Betty Broderick: Divorce... Desperation...Death
Shadow of a Doubt
There were some major differences in this trial, noticeable from day one, that leaned in favor of the prosecution. Kerry Wells, for one, seemed more relaxed this time, less scolding and obviously coached by veteran Deputy DA Paul Burakoff, who assisted her and whose presence lent an air of determination to the state's clear objective of Get Betty.
Jack Early found his defense much more difficult in trial number two. Several times the court refused to allow testimony that would have supported his client as being a victim of abuse. Early was appalled when a star witness, Dr. Daniel Sonkin, an expert on battered women's studies, was limited to speak of abuse in very general terms and not in terms of Betty's particular case. It was the judge's contention that there was no hint of Betty being a victim of other than perhaps emotional abuse, not physical nor sexual.
Mid-trial, Early dropped a bombshell that sent Wells and the prosecutors off their litigant chairs. He raised the possibility that Dan Broderick may at one point tried to have Betty murdered. A city cab driver named Paul Taylor had come forth claiming that Dan had approached him, musing to have Taylor do away with the vexsome wife "permanently," to quote the cabbie for about $500,000. Newspapers rushed forward, braced for a juicy story and a rambunctious turn of events in the courtroom, but no sooner had the smoke of Early's blast cleared than the court objected and banned Taylor and any further word of hit men from the trial. Taylor would only produce misleading cues, said Judge Whelan, since Betty had no knowledge of any such external activities and this was not Dan Broderick's trial, but Betty's.
Early raged, but the trial seemed to slide downhill for him from that point.
However, the outcome proved that the notion of reasonable doubt that Early had hoped to seed in the heads of the talismen had indeed been planted. After all the fuss and flying feathers and the reinventing of the wheel that the prosecutors had caused in its second trial, the resulting verdict proved to be not much more than a compromise: guilty of second-degree murder.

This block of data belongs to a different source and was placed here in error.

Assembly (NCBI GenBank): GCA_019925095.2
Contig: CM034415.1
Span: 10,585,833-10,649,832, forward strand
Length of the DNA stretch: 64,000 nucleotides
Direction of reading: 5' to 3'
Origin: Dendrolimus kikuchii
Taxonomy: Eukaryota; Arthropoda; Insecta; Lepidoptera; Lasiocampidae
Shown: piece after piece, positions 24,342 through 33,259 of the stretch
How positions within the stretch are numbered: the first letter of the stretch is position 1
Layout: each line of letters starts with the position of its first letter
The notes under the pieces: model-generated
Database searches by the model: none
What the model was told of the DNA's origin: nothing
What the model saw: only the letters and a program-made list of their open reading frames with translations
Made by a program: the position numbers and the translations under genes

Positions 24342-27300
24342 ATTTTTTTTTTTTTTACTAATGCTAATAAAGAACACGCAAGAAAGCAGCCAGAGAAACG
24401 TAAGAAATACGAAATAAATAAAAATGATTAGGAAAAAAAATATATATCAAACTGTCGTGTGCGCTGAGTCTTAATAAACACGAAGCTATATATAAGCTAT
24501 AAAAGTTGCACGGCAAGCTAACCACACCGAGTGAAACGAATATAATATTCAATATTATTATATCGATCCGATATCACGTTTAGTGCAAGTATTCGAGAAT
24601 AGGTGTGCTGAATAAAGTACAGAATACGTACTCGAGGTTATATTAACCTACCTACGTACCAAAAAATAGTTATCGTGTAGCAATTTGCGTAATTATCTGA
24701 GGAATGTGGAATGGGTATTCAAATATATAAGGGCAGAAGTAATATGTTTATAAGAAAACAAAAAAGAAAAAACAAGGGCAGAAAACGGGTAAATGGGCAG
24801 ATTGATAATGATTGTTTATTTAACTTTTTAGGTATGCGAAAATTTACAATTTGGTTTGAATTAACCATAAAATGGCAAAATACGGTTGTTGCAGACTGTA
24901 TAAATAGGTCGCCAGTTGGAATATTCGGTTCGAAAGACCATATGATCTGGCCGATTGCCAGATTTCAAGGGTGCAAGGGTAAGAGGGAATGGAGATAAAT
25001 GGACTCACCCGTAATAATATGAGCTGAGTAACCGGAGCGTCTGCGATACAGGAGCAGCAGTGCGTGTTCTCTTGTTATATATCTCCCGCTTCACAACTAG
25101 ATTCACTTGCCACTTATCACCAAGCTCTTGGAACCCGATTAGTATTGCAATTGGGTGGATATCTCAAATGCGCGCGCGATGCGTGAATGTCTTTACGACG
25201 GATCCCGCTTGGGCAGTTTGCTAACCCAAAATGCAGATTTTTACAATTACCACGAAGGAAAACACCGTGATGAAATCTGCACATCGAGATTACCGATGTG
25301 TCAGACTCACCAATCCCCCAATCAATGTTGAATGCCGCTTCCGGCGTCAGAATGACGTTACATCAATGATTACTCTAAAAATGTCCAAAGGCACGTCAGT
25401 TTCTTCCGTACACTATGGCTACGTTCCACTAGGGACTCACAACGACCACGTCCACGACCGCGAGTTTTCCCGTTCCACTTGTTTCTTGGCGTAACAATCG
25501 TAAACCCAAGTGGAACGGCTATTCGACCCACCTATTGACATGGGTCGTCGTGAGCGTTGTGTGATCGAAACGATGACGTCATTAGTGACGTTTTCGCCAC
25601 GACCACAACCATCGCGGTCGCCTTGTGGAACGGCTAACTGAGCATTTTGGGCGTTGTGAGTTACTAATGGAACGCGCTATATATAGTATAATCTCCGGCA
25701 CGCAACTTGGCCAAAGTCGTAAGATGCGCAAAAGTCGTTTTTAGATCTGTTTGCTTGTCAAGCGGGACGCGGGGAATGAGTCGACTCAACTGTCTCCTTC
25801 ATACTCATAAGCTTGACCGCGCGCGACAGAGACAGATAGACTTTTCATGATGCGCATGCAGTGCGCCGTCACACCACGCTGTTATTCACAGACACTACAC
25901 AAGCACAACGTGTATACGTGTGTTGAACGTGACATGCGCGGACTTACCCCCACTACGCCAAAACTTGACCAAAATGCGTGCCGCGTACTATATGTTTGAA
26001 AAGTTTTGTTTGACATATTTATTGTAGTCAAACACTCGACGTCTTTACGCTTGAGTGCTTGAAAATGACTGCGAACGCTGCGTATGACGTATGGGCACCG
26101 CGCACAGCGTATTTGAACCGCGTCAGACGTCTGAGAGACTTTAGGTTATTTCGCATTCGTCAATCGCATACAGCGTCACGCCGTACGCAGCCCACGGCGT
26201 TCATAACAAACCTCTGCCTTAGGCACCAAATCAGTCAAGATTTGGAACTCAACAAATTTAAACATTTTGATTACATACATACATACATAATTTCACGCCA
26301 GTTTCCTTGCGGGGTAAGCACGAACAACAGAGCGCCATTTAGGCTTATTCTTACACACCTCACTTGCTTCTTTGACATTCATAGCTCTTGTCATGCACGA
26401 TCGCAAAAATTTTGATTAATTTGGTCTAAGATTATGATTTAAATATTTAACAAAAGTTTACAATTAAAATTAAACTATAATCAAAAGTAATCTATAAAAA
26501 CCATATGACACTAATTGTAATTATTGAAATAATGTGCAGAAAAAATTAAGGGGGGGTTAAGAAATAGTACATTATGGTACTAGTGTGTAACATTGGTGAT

Early was pleased, but he pointed out to the newspapers that had his defense not been quagmired he believed the jury's decision would have been no more than manslaughter.
The Broderick family were not happy campers. Dan's brother, Larry, seated in a San Diego Irish bar afterward, angrily told reporters, "What's the matter with a system that allows this woman to threaten these people dozens of times...blow them away in their sleep and that's not murder one in this goddamn country?"
As for Betty, she stood mixed between relief and sadness. The court recognized her struggle, but condemned her resolve. She had not expected to walk out free, but the two consecutive fifteen-years-to-life sentences she received wouldn't allow her parole for nineteen years.
Today, Prisoner Number W42477 continues to tend to her various responsibilities menial and then some that are required of any prisoner at the Central California Women's Facility at Chowchilla. She has resigned herself to her daily fate of routine mornings and early bedtimes, and keeps her eyes and hope on the year 2011, the date of her first possible parole. Her children do not visit, but she still sees a man named Brad Wright, whom she met during her separation period.
In a recent interview with Lexxicon, she sounds rather upbeat: "I am kept very busy in here. I am forced to 'program' from 8 a.m. to 4 p.m., then we have meals, showers, laundry, phone calls...I try to tutor ladies in the GED exam (and) am very active in my 'community,' serving on boards and committees just like home...I am very well liked and respected...I don't live in fear."
But, with a twist of emotion peppered with lingering bitterness, she adds, "Goddamn shame you can only feel safe and free in prison! Nice society we have!"